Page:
That’s the Trouble, a Sex Symbol Becomes a Thing. I Just Hate To Be a Thing

Marilyn Monroe? Apocryphal?

Dear Quote Investigator: Glamourous movie icon Marilyn Monroe apparently expressed misgivings about her sex symbol status because she did not wish to be viewed simply as a thing. Would you please help me to find a citation for her remarks on this topic?

Quote Investigator: “LIFE” magazine Associate Editor Richard Meryman and Marilyn Monroe engaged in a series of conversations, and the transcripts were edited into the form of a lengthy monologue which was published in “LIFE” in August 1962 shortly before the death of Monroe. The following passage includes a pun on cymbals versus symbols. Emphasis added to excerpts by QI: 1

I never quite understood it — this sex symbol — I always thought symbols were those things you clash together! That’s the trouble, a sex symbol becomes a thing. I just hate to be a thing. But if I’m going to be a symbol of something I’d rather have it sex than some other things they’ve got symbols of!

Below are additional selected citations in chronological order.

In the same section of the “LIFE” article Monroe depicted natural sexuality positively: 2

I think that sexuality is only attractive when it’s natural and spontaneous. This is where a lot of them miss the boat. And then something I’d just like to spout off on. We are all born sexual creatures, thank God, but it’s a pity so many people despise and crush this natural gift. Art, real art, comes from it — everything.

The target quotation was placed into a book in the same year it was uttered. Richard Schickel’s 1962 work “The Stars” contained a chapter about Monroe: 3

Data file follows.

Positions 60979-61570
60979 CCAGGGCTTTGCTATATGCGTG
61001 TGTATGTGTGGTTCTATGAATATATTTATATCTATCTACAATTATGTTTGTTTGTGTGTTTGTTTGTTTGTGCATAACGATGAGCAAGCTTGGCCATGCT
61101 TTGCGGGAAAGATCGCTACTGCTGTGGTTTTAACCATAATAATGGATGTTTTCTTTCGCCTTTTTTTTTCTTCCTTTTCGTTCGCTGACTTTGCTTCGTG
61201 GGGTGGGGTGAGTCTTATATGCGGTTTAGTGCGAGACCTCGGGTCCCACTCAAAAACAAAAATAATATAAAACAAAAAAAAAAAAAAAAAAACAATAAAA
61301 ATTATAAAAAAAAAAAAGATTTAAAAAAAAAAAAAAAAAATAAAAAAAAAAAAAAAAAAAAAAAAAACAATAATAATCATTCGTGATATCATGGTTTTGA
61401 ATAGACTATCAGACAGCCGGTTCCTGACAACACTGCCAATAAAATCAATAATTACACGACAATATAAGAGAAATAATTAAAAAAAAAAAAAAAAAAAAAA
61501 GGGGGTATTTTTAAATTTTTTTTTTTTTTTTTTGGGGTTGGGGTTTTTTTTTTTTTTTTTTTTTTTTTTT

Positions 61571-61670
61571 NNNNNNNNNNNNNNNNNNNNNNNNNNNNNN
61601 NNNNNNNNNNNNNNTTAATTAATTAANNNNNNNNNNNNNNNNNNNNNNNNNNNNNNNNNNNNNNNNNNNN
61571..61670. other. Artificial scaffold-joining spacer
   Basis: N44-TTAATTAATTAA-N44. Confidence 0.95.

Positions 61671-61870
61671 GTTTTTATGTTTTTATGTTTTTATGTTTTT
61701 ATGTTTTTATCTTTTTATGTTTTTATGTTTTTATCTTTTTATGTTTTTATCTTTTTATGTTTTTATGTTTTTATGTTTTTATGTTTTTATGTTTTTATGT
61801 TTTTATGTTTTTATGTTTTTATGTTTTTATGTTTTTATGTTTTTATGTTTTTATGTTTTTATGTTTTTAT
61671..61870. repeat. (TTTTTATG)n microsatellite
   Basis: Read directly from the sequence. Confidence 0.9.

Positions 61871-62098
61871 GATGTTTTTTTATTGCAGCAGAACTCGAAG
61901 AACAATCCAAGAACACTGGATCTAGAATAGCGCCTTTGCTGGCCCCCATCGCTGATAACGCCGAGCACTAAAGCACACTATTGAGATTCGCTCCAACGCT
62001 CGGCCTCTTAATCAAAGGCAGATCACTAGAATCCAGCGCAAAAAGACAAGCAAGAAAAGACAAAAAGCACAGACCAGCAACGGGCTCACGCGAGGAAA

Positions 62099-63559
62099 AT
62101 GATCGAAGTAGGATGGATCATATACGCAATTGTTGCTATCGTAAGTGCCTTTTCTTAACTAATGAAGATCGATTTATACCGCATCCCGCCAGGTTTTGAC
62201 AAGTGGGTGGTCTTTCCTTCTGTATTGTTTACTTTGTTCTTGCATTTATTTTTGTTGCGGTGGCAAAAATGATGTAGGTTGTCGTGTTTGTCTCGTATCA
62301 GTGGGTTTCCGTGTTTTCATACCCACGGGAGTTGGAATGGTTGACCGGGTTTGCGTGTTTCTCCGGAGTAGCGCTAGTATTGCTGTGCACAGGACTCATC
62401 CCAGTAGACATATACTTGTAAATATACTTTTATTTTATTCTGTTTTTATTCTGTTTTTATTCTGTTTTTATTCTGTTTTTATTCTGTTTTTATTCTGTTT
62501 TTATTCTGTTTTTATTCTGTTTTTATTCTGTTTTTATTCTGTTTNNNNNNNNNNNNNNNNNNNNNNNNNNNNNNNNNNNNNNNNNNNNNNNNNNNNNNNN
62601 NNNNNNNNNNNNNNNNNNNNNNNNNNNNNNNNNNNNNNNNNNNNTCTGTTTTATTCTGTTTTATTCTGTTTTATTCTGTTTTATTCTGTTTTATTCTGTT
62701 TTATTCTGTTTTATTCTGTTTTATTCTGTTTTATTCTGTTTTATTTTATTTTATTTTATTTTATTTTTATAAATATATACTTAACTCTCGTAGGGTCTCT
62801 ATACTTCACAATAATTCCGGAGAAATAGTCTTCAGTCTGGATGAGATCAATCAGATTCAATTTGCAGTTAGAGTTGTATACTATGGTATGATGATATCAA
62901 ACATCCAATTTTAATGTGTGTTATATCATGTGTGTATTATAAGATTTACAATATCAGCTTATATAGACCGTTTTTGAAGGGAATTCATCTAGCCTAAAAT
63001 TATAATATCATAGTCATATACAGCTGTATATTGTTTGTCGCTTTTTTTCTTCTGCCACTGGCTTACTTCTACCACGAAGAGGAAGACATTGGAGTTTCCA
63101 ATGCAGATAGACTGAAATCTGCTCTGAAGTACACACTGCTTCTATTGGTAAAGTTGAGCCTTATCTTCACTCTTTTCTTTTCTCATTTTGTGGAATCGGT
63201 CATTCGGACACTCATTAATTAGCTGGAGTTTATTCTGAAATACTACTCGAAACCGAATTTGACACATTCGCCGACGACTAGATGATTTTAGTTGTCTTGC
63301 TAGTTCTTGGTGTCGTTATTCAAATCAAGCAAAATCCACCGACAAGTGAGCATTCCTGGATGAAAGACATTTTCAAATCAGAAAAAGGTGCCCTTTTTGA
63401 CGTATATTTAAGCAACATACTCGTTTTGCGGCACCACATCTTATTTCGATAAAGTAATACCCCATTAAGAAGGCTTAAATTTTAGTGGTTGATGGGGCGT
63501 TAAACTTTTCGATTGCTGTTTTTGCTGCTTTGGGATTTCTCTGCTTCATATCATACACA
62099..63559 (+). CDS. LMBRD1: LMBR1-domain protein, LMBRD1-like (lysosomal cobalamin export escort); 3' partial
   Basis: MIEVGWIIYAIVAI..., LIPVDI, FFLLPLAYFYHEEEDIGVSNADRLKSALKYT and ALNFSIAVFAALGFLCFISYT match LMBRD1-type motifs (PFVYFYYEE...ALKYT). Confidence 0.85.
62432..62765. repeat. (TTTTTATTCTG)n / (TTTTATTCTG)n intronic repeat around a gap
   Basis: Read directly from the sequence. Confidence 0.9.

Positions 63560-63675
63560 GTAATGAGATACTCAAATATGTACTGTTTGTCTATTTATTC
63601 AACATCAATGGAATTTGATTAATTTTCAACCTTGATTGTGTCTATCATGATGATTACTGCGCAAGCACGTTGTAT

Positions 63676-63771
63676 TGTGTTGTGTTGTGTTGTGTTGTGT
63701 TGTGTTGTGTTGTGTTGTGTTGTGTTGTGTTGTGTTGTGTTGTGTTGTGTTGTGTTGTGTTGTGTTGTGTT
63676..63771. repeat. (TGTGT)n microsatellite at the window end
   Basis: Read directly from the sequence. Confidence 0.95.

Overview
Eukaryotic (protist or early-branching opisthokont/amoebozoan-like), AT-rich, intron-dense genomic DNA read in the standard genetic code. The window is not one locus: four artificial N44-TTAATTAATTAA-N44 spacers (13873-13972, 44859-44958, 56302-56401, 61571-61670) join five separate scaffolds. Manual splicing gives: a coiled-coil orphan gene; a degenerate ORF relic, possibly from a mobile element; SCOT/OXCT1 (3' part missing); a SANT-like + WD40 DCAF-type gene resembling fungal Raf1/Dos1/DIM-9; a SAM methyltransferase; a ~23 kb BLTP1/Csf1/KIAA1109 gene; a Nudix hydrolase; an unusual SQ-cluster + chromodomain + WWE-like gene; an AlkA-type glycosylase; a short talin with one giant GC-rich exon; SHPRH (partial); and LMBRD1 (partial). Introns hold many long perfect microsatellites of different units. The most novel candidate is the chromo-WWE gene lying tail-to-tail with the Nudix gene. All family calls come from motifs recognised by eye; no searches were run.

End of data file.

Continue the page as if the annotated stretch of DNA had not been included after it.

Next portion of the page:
The week before she took an overdose of sleeping pills and died, a magazine printed an interview with Marilyn Monroe in which she said: “That’s the trouble, a sex symbol becomes a thing. I just hate being a thing.” But because symbols are so much easier to manipulate (and to comprehend) than individuals, the world insisted that she remain one.

The quotation has been placed into a variety of reference works. For example, in 1992 “The New York Public Library Book of Twentieth-Century American Quotations” printed a slightly altered version: 4

A sex symbol becomes a thing. I hate being a thing.
MARILYN MONROE, in Jeremy Pascall and Clive Jeavons, A Pictorial History of Sex in the Movies, 1975.

In conclusion, Marilyn Monroe should receive credit for the remark she made in the 1962 interview.

Image Notes: Picture of Marilyn Monroe from “Modern Screen” issue of November 1953; copyright was not renewed. Still image from trailer of the film “Gentlemen Prefer Blondes” starring Marilyn Monroe.

Notes:

  1. 1962 August 3, LIFE, Volume 53, Number 5, Marilyn Monroe lets her hair down about being famous: “Fame will go by and—so long, I’ve had you”, (Monroe spoke with LIFE Associate Editor Richard Meryman in a series of conversations), Start Page 31, Quote Page 36, Column 3, Time Inc., Chicago, Illinois. (Google Books Full View) link
  2. 1962 August 3, LIFE, Volume 53, Number 5, Marilyn Monroe lets her hair down about being famous: “Fame will go by and—so long, I’ve had you”, (Monroe spoke with LIFE Associate Editor Richard Meryman in a series of conversations), Start Page 31, Quote Page 36, Column 3, Time Inc., Chicago, Illinois. (Google Books Full View) link
  3. 1962 Copyright, The Stars by Richard Schickel, Chapter: Marilyn, Quote Page 265, Bonanza Books, New York. (Verified with scans)
  4. 1992, The New York Public Library Book of Twentieth-Century American Quotations, Edited by Stephen Donadio, Joan Smith, Susan Mesner and Rebecca Davison, Topic: Fame, Quote Page 251, Column 1, Warner Books Inc., New York. (Verified on paper)